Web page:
Jade: So you’re pretty new to the community and you said you’re still learning some things. How have you felt? When you walked into the Gangplank community for the first time, could you feel that learning was very important around here?
Ankit: Let me build on what Derek just mentioned. When you go in the process of learning itself, stepping in the door, it happened with me too. I just read Gangplank, on the website, what it was. It’s a free co‑working space. I couldn’t believe it then, all the beautiful stuff that was there. I came over here and entered.
Someone walked up to me that was Brian at that time. He walked up to me, leaving his work, and said, “Are you new over here? Do you want a tour?” Gave me the feel of the space, what the space is all about. When I got the feel, and afterward they’re summarizing it with the manifesto, introducing me to what they believe in, what this is all ‑‑ why does he hear, why?
When I understood that, it just clicked. Then you just have to get to know people, introduce yourself, what you do and what they do. Learn about the people, get to know them. That’s where the relationship building process starts. Learning happens with good relationships that you’re building on.
Derek: That’s a great point. I think one of the things that we’re building is a culture of sharing. If you see somebody struggling, the deer in the headlights, you see that, that you’re willing to help teach. If you’re going to build an organization that says we value learning, you also have to build a culture that says that we value people teaching new things.
That goes hand in hand. You see it a lot when people come in. They’ll say, “I need this.” Usually people won’t say, “I’ll give you that,” they’ll say, “I can teach you how to do that,” which is a very different thing. If you’re willing to own learning how to do it, I’ll help you. If you just want me to do it for you, I’m not really interested in that.
That is a big part of the culture and building those relationships. I think the other part of having a strong learning culture is that people understand and collect who knows what. “Hey, maybe I don’t know Spanish, but I know so‑and‑so talks Spanish. If you want to learn Spanish, you should maybe talk to so‑and‑so.”
Ankit: Go to…
Derek: Yeah. It fosters or propagates learning. When you do that through relationships…If Jade wants something and I know you know how to do it, and I say, “You want to learn that?” I make that introduction, Jade is more likely to teach you it because there’s a relationship there, even though maybe you two don’t know each other.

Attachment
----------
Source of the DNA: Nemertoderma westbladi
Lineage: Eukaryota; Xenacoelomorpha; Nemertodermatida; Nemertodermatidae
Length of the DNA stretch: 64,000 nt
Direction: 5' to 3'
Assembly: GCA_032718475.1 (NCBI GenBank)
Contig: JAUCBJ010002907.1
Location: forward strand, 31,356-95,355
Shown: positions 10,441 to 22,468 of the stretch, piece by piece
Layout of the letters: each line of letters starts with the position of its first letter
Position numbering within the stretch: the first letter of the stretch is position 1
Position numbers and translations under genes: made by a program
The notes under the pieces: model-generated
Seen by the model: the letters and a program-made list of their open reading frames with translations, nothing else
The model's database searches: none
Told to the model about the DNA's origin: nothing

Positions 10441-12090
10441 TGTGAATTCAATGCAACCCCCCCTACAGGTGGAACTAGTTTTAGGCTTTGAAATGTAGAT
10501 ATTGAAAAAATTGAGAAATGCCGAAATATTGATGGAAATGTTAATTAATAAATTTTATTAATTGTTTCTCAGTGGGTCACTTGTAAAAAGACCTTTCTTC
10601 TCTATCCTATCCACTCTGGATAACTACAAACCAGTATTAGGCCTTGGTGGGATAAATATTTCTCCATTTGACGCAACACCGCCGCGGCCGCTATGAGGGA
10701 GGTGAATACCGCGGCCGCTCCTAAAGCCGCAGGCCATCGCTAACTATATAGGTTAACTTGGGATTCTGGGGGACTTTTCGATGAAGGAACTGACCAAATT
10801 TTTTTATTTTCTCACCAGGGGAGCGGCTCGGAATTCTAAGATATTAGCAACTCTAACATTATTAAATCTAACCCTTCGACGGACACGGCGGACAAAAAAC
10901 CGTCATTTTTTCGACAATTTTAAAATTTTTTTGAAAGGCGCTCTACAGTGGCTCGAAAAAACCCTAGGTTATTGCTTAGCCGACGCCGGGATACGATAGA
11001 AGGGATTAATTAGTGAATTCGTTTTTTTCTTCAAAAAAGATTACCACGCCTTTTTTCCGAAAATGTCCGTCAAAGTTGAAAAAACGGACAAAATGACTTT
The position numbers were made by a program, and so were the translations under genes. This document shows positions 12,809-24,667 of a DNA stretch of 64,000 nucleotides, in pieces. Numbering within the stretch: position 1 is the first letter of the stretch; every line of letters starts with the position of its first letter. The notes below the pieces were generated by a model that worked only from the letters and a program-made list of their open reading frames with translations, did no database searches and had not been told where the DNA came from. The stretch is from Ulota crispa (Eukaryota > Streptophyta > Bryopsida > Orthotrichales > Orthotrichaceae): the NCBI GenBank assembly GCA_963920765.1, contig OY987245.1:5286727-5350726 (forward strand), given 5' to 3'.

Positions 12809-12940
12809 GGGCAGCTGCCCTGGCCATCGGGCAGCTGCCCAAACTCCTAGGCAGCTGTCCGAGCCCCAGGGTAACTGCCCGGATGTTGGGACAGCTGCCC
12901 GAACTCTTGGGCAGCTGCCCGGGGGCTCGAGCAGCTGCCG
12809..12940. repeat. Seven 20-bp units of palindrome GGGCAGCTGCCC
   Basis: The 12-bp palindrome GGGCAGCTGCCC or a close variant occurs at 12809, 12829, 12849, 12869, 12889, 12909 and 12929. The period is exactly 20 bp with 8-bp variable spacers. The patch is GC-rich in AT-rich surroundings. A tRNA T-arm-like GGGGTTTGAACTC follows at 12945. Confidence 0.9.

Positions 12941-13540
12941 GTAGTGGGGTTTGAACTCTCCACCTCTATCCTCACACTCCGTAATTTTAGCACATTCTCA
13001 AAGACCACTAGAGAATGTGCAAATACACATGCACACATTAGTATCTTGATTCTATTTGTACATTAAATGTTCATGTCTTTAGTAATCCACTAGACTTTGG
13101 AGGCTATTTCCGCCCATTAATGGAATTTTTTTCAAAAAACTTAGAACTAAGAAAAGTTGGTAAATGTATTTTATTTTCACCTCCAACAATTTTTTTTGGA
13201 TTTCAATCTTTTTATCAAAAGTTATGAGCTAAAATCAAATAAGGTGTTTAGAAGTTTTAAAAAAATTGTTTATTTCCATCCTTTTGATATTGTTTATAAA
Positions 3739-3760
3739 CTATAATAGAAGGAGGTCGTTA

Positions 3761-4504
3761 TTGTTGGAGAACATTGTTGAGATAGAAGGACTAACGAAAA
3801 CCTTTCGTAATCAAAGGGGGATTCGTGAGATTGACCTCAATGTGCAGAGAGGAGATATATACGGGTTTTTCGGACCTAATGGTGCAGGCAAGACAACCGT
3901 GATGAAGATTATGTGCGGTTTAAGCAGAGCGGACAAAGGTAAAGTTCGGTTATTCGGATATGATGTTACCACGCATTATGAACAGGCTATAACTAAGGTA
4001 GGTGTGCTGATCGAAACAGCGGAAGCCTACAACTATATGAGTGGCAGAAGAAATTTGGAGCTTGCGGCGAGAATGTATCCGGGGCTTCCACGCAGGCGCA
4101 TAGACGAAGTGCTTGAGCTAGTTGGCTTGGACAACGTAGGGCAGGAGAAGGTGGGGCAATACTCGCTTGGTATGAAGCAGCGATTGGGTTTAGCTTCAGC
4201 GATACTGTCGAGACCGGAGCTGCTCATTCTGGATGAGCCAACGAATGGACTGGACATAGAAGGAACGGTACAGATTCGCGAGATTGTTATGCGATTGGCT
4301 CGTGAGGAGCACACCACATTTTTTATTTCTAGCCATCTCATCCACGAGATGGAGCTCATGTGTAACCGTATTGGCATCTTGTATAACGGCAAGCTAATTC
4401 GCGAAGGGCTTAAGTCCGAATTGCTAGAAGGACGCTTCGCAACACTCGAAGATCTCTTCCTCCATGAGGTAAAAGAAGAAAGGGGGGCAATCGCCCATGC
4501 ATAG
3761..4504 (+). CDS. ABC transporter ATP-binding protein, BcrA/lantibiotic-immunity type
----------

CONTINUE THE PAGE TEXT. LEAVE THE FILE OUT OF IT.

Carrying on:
Those are all corresponding things within Gangplank. When we talk about Gangplank the collective, that’s what we’re really talking about. How do we start to connect nodes on the system? Whether they be physically in or outside of the buildings that we have, how do we connect those nodes to continue learning, and to foster even more deep connection and learning?
Ankit: Derek, since you have been with Gangplank ‑‑ and Jade, you two have been with Gangplank for a very long time. I’m a very new person in this enormous, beautiful concept. Could you give me an idea of how the offline physical learning, physical interaction is happening and how are you building on the virtual learning, learning that’s happening in virtual spaces? What’s happening there, how are you doing that?
I see some things happening there too.
Jade: That’s something that we still haven’t mastered. We’re definitely not experts in that area. We were very focused on the physical connections and face‑to‑face for a very long time because it is critical to building a strong community. Now we’re starting to experiment with some other ways of connecting.
Now we have multiple Gangplank locations, we have communities that are starting to be built that don’t have a physical location. We’re experimenting with a whole bunch of different ways of helping them to learn and teach each other. Really, it comes down to having presence with each other. We’re experimenting a lot in those areas.
We are learning a ton on what is working, what isn’t working. We are certainly not experts in this area, and I think some of the unique nature of Gangplank itself ‑‑ there really are no experts at all for what we’re trying to build because this is a very unique thing. To tie that back into the teaching thing, my favorite way of learning ‑‑ and I love to learn ‑‑ is by teaching people.
When you’re truly teaching, you’re not just dumping knowledge into their head. You’re exploring, together, what the possibilities are. I usually learn so much when I’m helping someone to learn something new. They’re always teaching me something.
Ankit: That’s actually true. When someone teaches, they actually learn themselves.
Jade: Of course. I find no better way. To really know something, I need to be able to teach it to someone.
Ankit: You actually become better and better at it.
Jade: Somebody who doesn’t know anything, they can ask the questions that you can’t think of any more when you think that you know something.